McDonald's & USDA Stop Buying Beef From Controversial California Meat Company

The fallout from undercover video footage that reportedly shows inhumane treatment of cattle at a California meat company continues. Yesterday we reported that popular California chain In-N-Out had stopped buying beef from the company, and now McDonald’s and the USDA are also temporarily suspending business with the plant. The government says it hasn’t seen any evidence yet that meat from potentially sick cows has made it into our food supply

Just to be safe, McDonald’s and the government are both halting purchases from the company. The investigation into the meat company started when an animal rights group, Compassion Over Killing, shot a video that showed cows that could barely stand being abused as workers tried to force them to walk to slaughter.

“There are behaviors in the video which appear to be unacceptable and would not adhere to the standards we demand of our suppliers,” McDonald’s said in release, according to the Associated Press.

It’s illegal to kill cows for human consumption that are so-called “downer cows” that may be diseased, spreading things like mad cow disease. Most of the cows at the plant are dairy cows that aren’t able to produce milk anymore.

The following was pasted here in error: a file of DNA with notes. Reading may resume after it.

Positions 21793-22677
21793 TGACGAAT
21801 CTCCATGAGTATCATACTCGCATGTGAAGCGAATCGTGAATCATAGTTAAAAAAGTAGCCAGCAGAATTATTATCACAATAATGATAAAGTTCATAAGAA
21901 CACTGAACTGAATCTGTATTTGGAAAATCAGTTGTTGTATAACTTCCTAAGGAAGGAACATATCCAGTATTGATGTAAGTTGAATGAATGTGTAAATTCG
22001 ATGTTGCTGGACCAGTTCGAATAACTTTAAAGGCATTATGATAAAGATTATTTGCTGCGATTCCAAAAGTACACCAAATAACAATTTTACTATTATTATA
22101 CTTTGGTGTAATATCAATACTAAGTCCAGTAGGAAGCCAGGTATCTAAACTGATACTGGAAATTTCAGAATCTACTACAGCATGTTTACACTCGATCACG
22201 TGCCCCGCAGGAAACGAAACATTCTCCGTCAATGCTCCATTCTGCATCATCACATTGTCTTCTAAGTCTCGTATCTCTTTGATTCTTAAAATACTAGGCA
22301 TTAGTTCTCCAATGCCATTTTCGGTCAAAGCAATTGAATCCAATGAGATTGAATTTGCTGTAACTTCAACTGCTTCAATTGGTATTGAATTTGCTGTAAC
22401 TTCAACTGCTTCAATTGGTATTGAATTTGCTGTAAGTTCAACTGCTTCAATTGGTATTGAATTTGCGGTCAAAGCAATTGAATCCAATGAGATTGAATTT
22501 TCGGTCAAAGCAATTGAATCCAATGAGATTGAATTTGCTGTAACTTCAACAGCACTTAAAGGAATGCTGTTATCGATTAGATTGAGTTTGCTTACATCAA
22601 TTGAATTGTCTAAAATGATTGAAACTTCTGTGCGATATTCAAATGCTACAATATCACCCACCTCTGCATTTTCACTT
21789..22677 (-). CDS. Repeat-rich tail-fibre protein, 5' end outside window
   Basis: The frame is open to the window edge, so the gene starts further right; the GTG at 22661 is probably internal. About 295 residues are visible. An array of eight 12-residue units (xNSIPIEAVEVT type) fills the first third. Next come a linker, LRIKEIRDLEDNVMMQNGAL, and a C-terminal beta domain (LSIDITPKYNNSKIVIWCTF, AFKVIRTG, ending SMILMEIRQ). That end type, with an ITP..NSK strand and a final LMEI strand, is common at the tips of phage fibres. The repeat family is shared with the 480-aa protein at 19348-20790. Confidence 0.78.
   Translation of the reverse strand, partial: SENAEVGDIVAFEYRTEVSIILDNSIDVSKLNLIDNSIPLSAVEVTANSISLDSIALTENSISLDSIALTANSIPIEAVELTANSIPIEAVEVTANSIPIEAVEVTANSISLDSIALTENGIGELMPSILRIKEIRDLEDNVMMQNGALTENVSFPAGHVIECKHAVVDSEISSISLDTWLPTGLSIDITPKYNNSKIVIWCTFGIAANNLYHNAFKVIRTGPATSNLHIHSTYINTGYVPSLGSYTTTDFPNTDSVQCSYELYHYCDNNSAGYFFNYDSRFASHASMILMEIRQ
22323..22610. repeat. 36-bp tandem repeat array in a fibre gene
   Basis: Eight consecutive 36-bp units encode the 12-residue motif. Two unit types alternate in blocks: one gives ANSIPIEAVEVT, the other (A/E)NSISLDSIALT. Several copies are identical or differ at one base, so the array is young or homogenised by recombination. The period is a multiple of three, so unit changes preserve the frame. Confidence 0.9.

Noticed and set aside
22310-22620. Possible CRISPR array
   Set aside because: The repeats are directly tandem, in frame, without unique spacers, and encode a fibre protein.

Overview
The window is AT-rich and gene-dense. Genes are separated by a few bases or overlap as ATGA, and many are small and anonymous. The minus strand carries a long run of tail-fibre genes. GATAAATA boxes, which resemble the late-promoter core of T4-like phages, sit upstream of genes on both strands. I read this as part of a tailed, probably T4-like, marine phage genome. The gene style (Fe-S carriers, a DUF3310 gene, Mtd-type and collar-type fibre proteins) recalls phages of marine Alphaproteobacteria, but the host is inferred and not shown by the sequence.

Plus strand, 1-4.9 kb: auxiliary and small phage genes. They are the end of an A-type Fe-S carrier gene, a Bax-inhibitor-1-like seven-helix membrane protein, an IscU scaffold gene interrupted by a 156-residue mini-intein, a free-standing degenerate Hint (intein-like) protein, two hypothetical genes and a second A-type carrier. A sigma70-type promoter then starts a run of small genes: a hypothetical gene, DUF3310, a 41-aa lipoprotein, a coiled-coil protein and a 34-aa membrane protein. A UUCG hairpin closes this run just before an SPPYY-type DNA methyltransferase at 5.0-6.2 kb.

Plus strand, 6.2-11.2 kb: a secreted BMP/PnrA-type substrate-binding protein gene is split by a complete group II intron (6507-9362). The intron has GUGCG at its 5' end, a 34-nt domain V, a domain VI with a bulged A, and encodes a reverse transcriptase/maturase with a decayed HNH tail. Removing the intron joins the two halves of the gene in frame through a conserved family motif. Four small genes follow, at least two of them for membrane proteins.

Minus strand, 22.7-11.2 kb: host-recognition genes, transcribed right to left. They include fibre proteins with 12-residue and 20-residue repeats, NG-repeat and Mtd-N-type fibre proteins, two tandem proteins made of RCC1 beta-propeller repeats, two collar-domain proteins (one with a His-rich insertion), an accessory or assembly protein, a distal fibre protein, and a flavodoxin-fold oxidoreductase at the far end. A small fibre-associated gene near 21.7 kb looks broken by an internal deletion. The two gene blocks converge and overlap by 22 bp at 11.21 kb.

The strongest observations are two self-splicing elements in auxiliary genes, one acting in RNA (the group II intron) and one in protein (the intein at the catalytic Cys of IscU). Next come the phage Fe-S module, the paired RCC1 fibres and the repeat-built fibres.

The animal welfare group says it gave the USDA information that wasn’t on the tapes.

“We do know that workers were trying to make non-ambulatory cows not eligible for slaughter go to slaughter,” said Erica Meier, executive director of the animal welfare organization. “We believe red flags are raised for sure with our video, but it’s up to the USDA to decide.”

The USDA purchased 21 million pounds of beef from the company in 2011 for its federal food programs, but a USDA spokesman said he didn’t know which programs had received the meat.

USDA, McDonald’s suspend meat purchases from slaughterhouse under investigation [Associated Press]